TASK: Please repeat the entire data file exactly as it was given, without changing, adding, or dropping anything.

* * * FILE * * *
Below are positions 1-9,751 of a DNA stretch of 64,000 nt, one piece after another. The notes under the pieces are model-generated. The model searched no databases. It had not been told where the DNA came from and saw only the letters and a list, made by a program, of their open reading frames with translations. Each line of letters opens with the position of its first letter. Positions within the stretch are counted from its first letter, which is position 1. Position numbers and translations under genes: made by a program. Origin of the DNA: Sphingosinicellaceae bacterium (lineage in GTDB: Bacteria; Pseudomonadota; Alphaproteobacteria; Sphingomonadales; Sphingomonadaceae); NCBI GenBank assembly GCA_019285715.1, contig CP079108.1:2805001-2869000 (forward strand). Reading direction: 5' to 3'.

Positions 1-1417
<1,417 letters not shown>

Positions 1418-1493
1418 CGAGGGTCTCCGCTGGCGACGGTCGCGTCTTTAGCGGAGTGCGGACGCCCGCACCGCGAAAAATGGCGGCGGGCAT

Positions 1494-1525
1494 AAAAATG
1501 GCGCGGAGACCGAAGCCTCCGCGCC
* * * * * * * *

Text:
Below are positions 1-9,751 of a DNA stretch of 64,000 nt, one piece after another. The notes under the pieces are model-generated. The model searched no databases. It had not been told where the DNA came from and saw only the letters and a list, made by a program, of their open reading frames with translations. Each line of letters opens with the position of its first letter. Positions within the stretch are counted from its first letter, which is position 1. Position numbers and translations under genes: made by a program. Origin of the DNA: Sphingosinicellaceae bacterium (lineage in GTDB: Bacteria; Pseudomonadota; Alphaproteobacteria; Sphingomonadales; Sphingomonadaceae); NCBI GenBank assembly GCA_019285715.1, contig CP079108.1:2805001-2869000 (forward strand). Reading direction: 5' to 3'.

Positions 1-1417
<1,417 letters not shown>

Positions 1418-1493
1418 CGAGGGTCTCCGCTGGCGACGGTCGCGTCTTTAGCGGAGTGCGGACGCCCGCACCGCGAAAAATGGCGGCGGGCAT

Positions 1494-1525
1494 AAAAATG
1501 GCGCGGAGACCGAAGCCTCCGCGCC